Roddy Piper was as unique as they come, ‘the perfect villain’
by Jim Ross [August 1st, 2015]
As I walked into a banquet hall in the Hilton hotel Friday to speak
at the annual NWA Wrestling Legends Fan Fest, I received a message that
my friend “Rowdy” Roddy Piper had unexpectedly died, apparently in his
sleep the night before, at age 61.
My speech was immediately erased from my memory.
Every image in my mind was that of “Hot Rod.” The notes for my speech
had been hastily jotted down but were hard to read through teary
Luckily, at least I had something down on paper.
Even though the legend that was the unpredictable and controversial
albeit massively talented Piper preceded him from his Mid Atlantic
Wrestling (Charlotte), TBS/Atlanta, and WWF in the pivotal days of the
company whose future was deeply mortgaged on the success of the first
WrestleMania concept, I first worked closely with Roddy in 1996.
The “Hollywood Backlot Brawl” saw the bizarre villain Goldust facing a
returning Piper who had been in and out of WWE multiple times since he
was Hulk Hogan’s chief rival in the first WrestleMania more than a
Piper had a long, often times, controversial relationship with WWE
Chairman Vince McMahon and, therefore, had “trust issues” when he was
convinced to come back for a short WWE run that would culminate with the
Canadian-born athlete defeating the “androgynous” Goldust in 1996 at
WrestleMania 12 in Los Angeles.
Jerry Brisco, an old friend of Piper’s from the Mid Atlantic days and
a WWE official, convinced Roddy that he could trust me in my role as
vice president of talent relations. So, I became the primary liaison
between Hot Rod and creative.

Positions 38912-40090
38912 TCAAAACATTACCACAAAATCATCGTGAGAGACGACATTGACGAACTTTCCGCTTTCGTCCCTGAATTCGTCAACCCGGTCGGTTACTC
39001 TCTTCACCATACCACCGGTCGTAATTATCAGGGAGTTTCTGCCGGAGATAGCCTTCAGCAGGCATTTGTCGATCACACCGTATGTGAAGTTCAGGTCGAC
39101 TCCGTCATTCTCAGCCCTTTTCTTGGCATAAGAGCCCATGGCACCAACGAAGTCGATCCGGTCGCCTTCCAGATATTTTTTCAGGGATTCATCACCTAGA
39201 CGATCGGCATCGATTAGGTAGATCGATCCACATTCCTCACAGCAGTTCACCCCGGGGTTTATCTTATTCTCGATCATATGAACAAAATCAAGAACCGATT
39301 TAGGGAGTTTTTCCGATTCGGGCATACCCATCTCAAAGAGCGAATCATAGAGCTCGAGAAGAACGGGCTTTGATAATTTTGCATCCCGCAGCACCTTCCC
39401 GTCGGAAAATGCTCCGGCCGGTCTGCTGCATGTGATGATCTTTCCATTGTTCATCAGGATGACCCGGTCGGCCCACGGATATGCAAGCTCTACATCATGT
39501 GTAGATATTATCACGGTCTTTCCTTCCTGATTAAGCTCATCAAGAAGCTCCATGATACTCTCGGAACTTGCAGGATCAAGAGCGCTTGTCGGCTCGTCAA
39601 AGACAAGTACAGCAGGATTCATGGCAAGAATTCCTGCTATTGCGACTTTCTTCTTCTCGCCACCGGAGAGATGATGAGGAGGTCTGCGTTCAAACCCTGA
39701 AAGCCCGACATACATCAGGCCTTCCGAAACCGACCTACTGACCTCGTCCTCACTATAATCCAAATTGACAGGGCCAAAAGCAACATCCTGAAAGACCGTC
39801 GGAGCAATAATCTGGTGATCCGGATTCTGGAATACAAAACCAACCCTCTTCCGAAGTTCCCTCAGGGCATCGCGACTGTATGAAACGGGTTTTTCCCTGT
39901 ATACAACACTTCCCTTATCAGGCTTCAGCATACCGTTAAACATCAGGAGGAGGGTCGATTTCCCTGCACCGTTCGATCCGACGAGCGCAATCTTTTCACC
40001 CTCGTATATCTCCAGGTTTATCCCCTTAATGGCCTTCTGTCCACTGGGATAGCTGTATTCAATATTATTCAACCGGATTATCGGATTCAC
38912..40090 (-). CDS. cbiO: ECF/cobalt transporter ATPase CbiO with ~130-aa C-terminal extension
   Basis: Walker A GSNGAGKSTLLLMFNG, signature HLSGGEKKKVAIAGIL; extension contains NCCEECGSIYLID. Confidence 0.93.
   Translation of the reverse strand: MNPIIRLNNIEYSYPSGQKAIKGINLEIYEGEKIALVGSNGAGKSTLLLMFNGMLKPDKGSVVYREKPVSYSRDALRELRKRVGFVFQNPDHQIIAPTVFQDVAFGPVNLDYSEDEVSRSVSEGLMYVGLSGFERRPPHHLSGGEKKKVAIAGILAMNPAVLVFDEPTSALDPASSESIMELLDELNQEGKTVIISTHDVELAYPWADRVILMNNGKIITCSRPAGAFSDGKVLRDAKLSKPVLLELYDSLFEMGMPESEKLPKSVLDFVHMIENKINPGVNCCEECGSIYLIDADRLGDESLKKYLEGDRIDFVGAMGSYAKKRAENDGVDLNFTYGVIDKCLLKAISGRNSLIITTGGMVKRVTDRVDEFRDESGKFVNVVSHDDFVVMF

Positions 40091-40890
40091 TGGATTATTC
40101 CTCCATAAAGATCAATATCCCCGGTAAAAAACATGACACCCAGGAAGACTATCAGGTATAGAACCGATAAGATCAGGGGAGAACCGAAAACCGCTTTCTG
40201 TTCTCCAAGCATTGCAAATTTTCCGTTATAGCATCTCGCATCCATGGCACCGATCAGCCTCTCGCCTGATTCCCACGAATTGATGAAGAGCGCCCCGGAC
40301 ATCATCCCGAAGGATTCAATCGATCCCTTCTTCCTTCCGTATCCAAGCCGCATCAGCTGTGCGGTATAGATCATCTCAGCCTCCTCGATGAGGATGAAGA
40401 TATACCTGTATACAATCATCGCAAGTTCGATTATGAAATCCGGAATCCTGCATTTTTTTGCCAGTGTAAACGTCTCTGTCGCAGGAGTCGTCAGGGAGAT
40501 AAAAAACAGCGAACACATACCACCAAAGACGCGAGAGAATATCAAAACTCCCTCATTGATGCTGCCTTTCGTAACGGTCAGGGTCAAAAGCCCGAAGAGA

Brisco used his long-time friendship with Hot Rod to bridge the gap
between the bombastic trash talker and myself, who represented WWE
Roddy and I became friends during WM12 and remained such until his
death. Through the build to the 1996 mega-event, I had dozens of
telephone calls and “sitdowns” with Roddy to reassure him that all was
good and that his discretionary pay would be to his liking.
Piper, Roderick George Toombs, grew up a child of the streets, turned
pro at age 15, never graduated high school but had a Ph.D. in the game
of life. The trust issues seemingly never went away when it came to the
After his successful performance at WM12, where he drove a white Ford
Bronco during the elaborate presentation, Roddy and I hugged as he was
about to enter a sedan for his ride from LAX to catch his flight home to
Portland, Oregon. My responsibility of care-taking Roddy was near an
He casually asked me what we were going to do with the white Bronco
and I told him I didn’t know, but why? He indicated that he liked the
slick, late-model vehicle so I asked him to not leave and to hold
I sought out WWE Chairman Vince McMahon – who was always a big fan
of Piper’s, especially his villain persona – and asked if we could give
the white Bronco to Roddy. McMahon said, “Of course.”
Hot Rod was as elated as if he’d won a new car on “The Price is Right.”
We dismissed the limo driver because Roddy wanted to drive the white
Bronco from L.A. to Oregon.
Yep, Hot Rod was a unique cat.
The man many feel was the greatest, TV wrestling villain in history
was moved to tears by McMahon’s gift of a used, late-model, low mileage
I compare the wrestling villain Rowdy Roddy Piper to Bruce Dern’s
character in the John Wayne classic film, “The Cowboys.” The perfect
villain to play opposite any hero. A vile character who cheated to win.
Without great villains there are no great heroes in any form of entertainment or sports.
To be a great villain in the pro wrestling genre, an individual must
be legitimately fearless and have a burning desire to truly be despised
as opposed to being “cool.” This describes the kilt-wearing Rowdy Roddy